But even after 1976, there was little real progress because the urgency of ensuring universal quality schooling and expansion of the overall education system was simply not made a policy priority. Even illiteracy rates remained shockingly high. Higher education received a disproportionate share of Central funds for education, but even here the growth stalled. The Nehruvian period generated some institutions of higher learning (new universities and professional institutes like the Indian Institutes of Technology and the Indian Institutes of Management) that have now come to symbolise the future potential of the country, but after the initial spurt, there was no push to ensure the required rates of gradual but consistent expansion.

So the 25 years since then should ideally have been marked by a complete transformation in terms of state policy, and a drastic increase in both public funding for education as well as different interventions to ensure better quality and more inclusive education at all levels. To what extent has this happened?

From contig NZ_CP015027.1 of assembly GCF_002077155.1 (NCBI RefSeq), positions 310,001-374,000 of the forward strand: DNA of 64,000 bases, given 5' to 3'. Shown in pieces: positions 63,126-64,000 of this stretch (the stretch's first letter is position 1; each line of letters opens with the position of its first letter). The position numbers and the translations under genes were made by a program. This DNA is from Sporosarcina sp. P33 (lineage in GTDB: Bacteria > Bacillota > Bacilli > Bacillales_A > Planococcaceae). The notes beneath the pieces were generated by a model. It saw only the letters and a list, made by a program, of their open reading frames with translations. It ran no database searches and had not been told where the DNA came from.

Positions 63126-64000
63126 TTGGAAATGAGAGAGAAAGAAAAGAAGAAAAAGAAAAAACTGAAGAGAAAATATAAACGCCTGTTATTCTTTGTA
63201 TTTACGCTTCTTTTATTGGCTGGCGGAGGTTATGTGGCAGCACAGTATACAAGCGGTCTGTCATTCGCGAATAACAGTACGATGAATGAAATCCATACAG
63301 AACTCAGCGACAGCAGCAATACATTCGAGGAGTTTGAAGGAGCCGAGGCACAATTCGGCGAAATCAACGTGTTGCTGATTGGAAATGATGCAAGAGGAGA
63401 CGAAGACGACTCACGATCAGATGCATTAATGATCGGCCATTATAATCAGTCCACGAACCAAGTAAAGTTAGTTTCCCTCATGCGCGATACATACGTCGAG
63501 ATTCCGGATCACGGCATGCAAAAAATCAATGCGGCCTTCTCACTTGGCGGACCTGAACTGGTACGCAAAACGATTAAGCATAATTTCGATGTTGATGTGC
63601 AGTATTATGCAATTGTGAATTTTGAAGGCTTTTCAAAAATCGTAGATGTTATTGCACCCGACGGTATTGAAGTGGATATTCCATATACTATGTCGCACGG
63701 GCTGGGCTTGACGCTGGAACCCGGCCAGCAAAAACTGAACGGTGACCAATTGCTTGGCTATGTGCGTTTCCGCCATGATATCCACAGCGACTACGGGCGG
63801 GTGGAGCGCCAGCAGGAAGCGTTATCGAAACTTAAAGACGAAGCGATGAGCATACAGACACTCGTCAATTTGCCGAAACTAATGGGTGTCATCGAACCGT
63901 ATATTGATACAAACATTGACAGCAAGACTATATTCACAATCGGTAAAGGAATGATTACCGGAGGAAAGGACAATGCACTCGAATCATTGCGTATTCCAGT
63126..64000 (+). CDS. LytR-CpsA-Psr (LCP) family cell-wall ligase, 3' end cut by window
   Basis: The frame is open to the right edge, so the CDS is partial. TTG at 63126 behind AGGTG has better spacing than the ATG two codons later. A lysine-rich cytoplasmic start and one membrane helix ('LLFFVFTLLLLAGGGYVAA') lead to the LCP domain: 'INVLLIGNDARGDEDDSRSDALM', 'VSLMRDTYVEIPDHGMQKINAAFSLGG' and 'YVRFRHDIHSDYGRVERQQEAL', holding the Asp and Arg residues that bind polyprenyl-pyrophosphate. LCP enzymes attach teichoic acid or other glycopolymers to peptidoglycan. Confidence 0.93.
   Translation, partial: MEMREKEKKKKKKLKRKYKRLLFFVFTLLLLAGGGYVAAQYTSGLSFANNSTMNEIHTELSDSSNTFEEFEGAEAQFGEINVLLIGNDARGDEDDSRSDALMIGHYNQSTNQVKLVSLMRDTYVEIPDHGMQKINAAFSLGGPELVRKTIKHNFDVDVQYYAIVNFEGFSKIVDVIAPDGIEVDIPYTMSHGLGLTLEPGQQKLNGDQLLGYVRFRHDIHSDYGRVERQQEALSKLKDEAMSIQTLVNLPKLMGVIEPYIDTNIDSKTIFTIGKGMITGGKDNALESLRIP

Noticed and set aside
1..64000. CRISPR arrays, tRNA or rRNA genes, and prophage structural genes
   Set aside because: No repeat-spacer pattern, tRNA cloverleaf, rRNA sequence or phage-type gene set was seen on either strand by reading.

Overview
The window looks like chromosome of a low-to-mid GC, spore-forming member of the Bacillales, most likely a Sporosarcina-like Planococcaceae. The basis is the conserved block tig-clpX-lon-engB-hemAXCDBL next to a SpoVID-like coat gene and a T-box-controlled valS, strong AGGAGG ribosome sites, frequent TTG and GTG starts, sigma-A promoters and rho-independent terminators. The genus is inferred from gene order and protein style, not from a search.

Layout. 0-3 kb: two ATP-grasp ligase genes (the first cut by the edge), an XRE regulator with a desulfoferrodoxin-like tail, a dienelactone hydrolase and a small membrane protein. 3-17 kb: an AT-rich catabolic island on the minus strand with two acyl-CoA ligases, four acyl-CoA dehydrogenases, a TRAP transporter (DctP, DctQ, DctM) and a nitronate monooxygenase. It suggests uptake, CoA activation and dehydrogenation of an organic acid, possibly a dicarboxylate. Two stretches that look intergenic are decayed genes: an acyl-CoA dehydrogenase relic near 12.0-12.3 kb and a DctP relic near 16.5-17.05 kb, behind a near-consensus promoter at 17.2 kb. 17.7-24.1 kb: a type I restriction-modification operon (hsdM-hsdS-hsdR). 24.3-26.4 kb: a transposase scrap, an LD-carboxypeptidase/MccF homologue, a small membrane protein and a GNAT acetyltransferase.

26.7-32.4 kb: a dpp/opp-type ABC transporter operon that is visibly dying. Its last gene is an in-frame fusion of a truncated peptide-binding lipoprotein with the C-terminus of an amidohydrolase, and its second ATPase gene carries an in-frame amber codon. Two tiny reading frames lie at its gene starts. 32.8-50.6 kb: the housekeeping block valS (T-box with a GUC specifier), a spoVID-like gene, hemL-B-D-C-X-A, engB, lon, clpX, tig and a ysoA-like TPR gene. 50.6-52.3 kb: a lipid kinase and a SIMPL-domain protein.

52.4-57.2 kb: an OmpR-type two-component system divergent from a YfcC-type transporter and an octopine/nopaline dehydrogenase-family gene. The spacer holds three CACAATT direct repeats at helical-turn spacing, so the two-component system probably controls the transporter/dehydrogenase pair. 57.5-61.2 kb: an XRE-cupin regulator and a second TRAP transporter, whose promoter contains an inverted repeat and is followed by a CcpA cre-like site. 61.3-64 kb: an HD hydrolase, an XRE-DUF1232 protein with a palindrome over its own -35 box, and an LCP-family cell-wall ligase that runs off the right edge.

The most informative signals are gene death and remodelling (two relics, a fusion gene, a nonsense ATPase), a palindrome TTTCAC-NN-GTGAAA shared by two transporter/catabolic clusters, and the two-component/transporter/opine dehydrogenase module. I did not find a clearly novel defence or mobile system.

There has been some improvement in certain indicators, but the progress thus far is still uncertain, unbalanced and far from satisfactory. The table shows that the period after 1980-81 witnessed a significant expansion in all levels of educational institutions, even though the numbers are still far from what is required.